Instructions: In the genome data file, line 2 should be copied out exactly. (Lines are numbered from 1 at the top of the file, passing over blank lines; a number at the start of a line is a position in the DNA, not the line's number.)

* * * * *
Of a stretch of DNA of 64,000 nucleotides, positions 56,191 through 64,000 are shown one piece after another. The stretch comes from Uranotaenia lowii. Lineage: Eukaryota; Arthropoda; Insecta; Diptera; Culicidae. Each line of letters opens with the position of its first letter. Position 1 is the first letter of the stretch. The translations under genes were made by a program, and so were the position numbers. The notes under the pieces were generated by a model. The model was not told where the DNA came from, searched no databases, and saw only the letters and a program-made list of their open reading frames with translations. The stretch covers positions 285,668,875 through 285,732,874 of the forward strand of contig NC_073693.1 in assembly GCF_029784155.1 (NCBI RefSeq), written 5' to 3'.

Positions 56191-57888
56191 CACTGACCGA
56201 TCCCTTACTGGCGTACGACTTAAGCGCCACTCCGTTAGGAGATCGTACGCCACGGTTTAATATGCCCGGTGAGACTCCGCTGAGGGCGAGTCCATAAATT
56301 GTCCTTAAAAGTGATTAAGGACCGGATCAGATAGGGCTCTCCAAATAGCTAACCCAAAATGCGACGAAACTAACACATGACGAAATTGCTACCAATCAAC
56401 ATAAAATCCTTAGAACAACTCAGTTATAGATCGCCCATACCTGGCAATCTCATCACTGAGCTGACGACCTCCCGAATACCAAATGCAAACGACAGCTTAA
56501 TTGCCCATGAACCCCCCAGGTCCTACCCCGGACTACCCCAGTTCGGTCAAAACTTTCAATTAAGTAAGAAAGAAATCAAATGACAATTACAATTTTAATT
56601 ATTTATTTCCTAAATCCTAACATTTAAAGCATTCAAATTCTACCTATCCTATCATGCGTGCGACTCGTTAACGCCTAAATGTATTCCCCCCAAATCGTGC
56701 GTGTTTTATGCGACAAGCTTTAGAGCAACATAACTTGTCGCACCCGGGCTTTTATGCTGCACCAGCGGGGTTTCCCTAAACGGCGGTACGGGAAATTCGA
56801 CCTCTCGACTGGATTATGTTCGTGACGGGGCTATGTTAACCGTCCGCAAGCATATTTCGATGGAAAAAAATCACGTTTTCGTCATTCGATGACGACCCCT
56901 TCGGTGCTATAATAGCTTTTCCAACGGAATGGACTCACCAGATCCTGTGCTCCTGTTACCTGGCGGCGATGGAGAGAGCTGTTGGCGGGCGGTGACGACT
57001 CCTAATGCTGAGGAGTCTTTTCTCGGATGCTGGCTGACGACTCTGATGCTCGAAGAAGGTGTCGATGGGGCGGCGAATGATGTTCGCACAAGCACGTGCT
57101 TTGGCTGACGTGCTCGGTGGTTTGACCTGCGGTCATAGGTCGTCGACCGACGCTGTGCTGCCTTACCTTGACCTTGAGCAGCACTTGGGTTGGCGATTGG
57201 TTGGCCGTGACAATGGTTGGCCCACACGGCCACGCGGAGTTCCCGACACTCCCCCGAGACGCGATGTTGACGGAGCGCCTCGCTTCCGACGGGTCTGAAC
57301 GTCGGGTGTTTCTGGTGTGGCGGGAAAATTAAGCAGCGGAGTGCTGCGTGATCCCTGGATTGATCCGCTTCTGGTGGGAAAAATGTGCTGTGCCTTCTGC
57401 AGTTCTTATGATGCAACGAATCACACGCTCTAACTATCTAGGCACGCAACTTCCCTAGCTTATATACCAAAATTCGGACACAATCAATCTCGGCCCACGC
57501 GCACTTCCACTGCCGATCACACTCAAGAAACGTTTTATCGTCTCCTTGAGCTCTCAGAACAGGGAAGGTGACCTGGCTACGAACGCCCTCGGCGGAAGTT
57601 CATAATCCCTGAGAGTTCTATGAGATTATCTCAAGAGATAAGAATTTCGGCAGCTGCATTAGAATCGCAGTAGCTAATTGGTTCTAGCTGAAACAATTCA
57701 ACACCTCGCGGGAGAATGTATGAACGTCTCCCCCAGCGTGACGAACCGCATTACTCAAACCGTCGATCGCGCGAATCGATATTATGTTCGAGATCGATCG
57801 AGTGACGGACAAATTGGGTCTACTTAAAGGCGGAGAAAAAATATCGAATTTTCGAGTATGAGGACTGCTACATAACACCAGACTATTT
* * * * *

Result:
Positions 56191-57888